Illustration: Liu Rui/GT
Since Washington's Asia-Pacific policy has yet taken shape, US Secretary of State Rex Tillerson's first official visit to Japan, South Korea and China, which started on Wednesday, has drawn wide attention.
US President Donald Trump has not given any indication as to the direction of his Asia-Pacific policy since he took office. So far, no high officials appointed to the National Security Council are experts on Asia-Pacific affairs. Also, senior positions related to this area in government agencies like the State Department and the Department of Defense have not been filled.
Susan Thornton, acting assistant secretary of state for Asia-Pacific affairs, recently said that the Obama administration's "rebalance" strategy in the region is "officially dead," noting that the new administration "will have its own formulation," although there is nothing "really seen in detail" yet.
North Korea's nuclear issue has posed a significant and urgent challenge to the Trump administration's diplomacy. One of the most crucial tasks during Tillerson's Asia visit, therefore, is to strengthen and upgrade the US-Japan-South Korea alliance in response to the scorching nuclear issue.
The unprecedentedly large-scale US-South Korea joint exercise, which started earlier this month, has ratcheted up the tension on the Korean Peninsula. The US aircraft carrier Carl Vinson, which just arrived in the West Pacific, also joined the drill.
Pieces of the US-built missile defense system, Terminal High Altitude Area Defense (THAAD), have arrived in South Korea and the set-up is expected to be completed in late April at the earliest. In addition, the US has started deploying the MQ-1C Gray Eagles unmanned aircraft system to South Korea, which is capable of precise strikes on targets in North Korea.
Meanwhile, missile warning exercise led by the US, together with Japan and South Korea, kicked off again. A similar drill took place in January, during which Aegis-equipped destroyers from all sides detected and traced a mock hostile missile presumably fired by Pyongyang. Notably, the South Korean navy and Japan's Maritime Self-Defense Forces shared information through the US satellites.
Given the growing tension on the Korean Peninsula, Tillerson said, "the political and diplomatic efforts of the past 20 years to bring North Korea to the point of denuclearization have failed," adding that "a new approach" is needed, after he met Japanese Foreign Minister Fumio Kishida in Tokyo. Tillerson's statement sounds like a threat to the North.
Senior White House officials are scrambling to review the US' North Korea policy. US Ambassador to the UN Nikki Haley said that the US is "considering every option that's on the table."
Apart from the military strikes, the Trump administration is poised to reinstate North Korea on the US list of "state sponsor of terrorism." North Korea was removed from the list upon the US-North Korea nuclear deal in 2008 under the Bush administration.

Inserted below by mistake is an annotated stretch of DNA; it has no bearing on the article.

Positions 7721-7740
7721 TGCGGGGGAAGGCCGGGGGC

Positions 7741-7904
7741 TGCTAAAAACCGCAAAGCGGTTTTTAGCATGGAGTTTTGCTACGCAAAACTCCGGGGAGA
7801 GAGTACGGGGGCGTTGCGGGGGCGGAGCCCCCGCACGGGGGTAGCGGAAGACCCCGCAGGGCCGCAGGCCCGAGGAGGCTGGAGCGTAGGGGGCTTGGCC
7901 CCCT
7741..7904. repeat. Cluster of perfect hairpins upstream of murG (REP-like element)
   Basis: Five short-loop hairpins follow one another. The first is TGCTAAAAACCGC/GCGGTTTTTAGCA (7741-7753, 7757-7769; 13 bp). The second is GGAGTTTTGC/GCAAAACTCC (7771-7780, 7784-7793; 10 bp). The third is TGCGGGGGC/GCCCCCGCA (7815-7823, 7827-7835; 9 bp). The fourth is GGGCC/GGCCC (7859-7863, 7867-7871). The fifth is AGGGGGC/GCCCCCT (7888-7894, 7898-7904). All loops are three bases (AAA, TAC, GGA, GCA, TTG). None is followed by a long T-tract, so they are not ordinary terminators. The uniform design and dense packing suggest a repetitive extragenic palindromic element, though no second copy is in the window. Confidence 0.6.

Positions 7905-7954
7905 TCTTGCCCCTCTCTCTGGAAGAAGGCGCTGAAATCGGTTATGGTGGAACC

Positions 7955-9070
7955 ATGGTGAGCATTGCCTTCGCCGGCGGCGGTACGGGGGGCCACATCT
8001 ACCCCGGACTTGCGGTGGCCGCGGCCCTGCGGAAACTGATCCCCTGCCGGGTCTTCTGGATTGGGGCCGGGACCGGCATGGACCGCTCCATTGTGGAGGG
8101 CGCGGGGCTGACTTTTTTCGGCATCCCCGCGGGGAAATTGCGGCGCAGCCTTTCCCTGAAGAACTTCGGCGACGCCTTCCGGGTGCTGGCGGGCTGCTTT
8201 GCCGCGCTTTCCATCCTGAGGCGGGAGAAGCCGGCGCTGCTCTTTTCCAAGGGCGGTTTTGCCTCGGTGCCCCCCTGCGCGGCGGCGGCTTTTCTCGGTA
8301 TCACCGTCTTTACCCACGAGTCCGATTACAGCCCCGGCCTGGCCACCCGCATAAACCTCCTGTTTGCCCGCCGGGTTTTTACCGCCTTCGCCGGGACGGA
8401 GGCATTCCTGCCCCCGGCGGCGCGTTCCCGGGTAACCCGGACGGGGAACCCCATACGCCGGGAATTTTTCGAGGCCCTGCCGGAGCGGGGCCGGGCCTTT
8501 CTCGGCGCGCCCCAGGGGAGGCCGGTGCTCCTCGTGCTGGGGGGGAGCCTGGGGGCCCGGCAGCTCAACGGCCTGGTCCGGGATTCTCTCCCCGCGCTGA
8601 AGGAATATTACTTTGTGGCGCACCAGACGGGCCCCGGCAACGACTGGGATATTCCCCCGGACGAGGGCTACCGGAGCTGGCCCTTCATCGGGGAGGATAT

The political shift in South Korea, however, has disquieted the Trump administration in hope of grappling with the nuclear issue. The South will hold its presidential election on May 9 in the wake of the impeachment of Park Guen-hye.
Moon Jae-in, the leading candidate and a leftist politician, wants to bring "contact and ease" to his North Korea policy. But, Tillerson may deepen talks only with those South Korean politicians pursuing tough policy toward the North.
China is the last leg of Tillerson's Asia trip. The US and China are now discussing a possible summit in April between Chinese President Xi Jinping and his US counterpart Trump. Such a meeting is essential to the stability and development of the Sino-US relations.
Ahead of Tillerson's trip, Thornton said that the US pursues a "constructive" and "results-oriented" relationship with China. That means the US will demand China to exert more pressure on North Korea including cutting off its oil supplies.
Beijing is steadfast in opposing any wars on the Korean Peninsula, and has proposed new approaches to urge all relevant parties to return to the Six-Party Talks.
Tillerson's attitude toward China is not overall negative. He must be aware of how important the China-US economic relationship is given his past experience as CEO of ExxonMobil. After the February meeting with Tillerson in Germany, Chinese Foreign Minister Wang Yi said that Tillerson is "a good listener and good communicator."
The US needs to respect China's interests and consider China's proposals if it is serious in resolving the North Korea nuclear issue. The THAAD deployment will absolutely jeopardize China's strategic deterrence. And the US arms sales to Taiwan are reportedly to increase under Trump. These tactical moves would never serve a "constructive" Sino-US relationship.
The author is a research fellow at the Charhar Institute and an adjunct fellow at the Chongyang Institute for Financial Studies at Renmin University of China. email@example.com Follow us on Twitter @GTopinion